There’s an odd irony in my mostly vegan diet: It ups my plastic packaging waste.

Yes, I realize most meat-eating Americans also create a lot of plastic waste, buying factory-farmed meat slabs encased in styrofoam and plastic wrap. But more eco-conscious non-vegetarians can get minimally packaged, locally grown meat and free-range organic eggs in reusable cartons at my farmers market. Such options, unfortunately, aren’t available for tofu eaters — unless they make their own tofu.

I still eat quite a lot of tofu — the locally made kind (though not from locally grown soybeans) available at Co-opportunity. But to reduce plastic waste, I’ve been eating more beans this year — which I can scoop into a reusable bag at the bulk section of my local co-op to make zero-waste, protein-rich meals.

This change has also made me more wary of overpackaged, overprocessed vegan fake meats.

Obviously, plastic packaging waste isn’t the only issue when it comes to food-related environmental concerns. In general, a vegan diet tends to have a lower carbon footprint — simply because factory-farmed beef has such an enormous carbon footprint. But that general statement definitely has its exceptions — meaning that how green a meat eater’s or vegan’s diet really is depends on what exactly that meat eater or vegan is chewing on.

In fact, Slate’s Green Lantern looked into how green tofu is compared to animal protein sources. Of course, tofu came out the green winner by far when compared to factory-farmed beef. But when compared to chicken and fish, vegetarian protein products didn’t always come out ahead:

Last year, the Dutch government commissioned a study of the environmental effects of vegetarian “meat substitutes,” including veggie burgers, Quorn and tofu. According to the analysis, a kilogram of tofu sold in the Netherlands produces about two kilograms of carbon-dioxide equivalent from the farm to the supermarket. That’s only a little less than Dutch chicken, at 3 kilograms of CO2-equivalent per kilogram of meat. Mackerel, herring, pollock and mussels — some of which the Lantern has already championed as low-carbon options for seafood lovers — scored about the same or better than tofu. That’s a much smaller difference than the Lantern would have expected.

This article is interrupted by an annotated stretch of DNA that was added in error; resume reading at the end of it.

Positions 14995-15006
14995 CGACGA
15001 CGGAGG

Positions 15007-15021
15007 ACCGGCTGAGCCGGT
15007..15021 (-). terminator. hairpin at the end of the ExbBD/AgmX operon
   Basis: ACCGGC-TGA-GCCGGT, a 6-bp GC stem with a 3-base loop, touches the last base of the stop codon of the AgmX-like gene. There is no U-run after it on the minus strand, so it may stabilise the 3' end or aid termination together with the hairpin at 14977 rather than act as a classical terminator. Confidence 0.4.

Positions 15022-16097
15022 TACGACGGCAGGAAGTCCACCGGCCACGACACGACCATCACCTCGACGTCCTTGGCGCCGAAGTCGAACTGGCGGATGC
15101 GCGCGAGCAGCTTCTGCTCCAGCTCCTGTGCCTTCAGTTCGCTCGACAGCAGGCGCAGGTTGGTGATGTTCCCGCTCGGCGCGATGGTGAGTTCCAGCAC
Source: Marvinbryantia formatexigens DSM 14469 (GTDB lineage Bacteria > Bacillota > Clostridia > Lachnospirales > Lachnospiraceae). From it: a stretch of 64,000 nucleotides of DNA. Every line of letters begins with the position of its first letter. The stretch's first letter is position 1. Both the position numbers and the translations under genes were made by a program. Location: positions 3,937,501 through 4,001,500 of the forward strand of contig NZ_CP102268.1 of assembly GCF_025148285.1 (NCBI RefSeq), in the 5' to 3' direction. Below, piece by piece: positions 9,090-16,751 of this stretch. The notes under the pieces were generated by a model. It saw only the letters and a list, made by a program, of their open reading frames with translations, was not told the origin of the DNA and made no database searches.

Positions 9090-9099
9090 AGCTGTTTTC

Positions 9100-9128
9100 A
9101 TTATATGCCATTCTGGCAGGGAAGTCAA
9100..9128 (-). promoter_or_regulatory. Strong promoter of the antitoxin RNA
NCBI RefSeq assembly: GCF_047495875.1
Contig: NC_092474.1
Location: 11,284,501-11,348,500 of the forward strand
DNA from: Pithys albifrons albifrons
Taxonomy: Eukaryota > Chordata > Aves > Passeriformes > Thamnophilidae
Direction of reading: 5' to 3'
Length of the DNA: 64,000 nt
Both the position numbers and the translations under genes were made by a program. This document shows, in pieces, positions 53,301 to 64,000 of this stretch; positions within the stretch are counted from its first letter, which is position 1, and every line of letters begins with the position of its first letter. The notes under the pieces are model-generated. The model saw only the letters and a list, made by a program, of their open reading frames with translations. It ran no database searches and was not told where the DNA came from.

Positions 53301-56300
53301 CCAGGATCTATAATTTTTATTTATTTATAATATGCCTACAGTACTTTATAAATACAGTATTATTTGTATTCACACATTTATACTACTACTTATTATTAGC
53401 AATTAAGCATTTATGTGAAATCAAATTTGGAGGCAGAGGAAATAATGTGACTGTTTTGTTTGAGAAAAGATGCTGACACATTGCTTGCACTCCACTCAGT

Here’s a PDF of the English summary of the Dutch study, which is a pretty interesting read overall (Dairy products, for example, don’t score much better than meat — which is somewhat sad news for lacto-ovo vegetarians). Tofu sold in the Netherlands tends to come from South America though, so if I’m eating tofu made from soybeans grown in the U.S. then patted into tofu form locally, my protein would be greener. That said, if I’m instead eating processed fake meats — most of which are made in Taiwan then shipped here in plastic packaging — my vegan protein would likely be less green than the Dutch tofu. And if I compare that processed fake meat to, say, an organic egg from a neighbor’s backyard chicken, it seems pretty likely that the egg would win the green contest.

And of course, if I decided to down my fake meat meal with water-polluting soda and douse my dessert in mercury-tainted Hershey’s chocolate syrup, my meal would still be vegan but decidedly not green — or healthy.

All this is to say that while vegetarianism and veganism can usually help people move toward a much greener diet, it’s not necessarily always the greenest diet. Overprocessed, overpackaged foods just can’t be considered that green, even when they’re vegan.

I’m not urging everyone to give up their organic tofu. I still think it’s one of the greenest protein options out there, and I eat tofu myself practically every day. I’m just hoping we can have more productive, honest conversations about eco-friendly eating.

Whether vegan or carnivore or somewhere in between, what are you doing in 2010 to make your diet greener?

Chicken vs. 'Chickin': Are fake meats green?
One study finds some vegan protein products don't have significantly greener footprints than their meatier counterparts.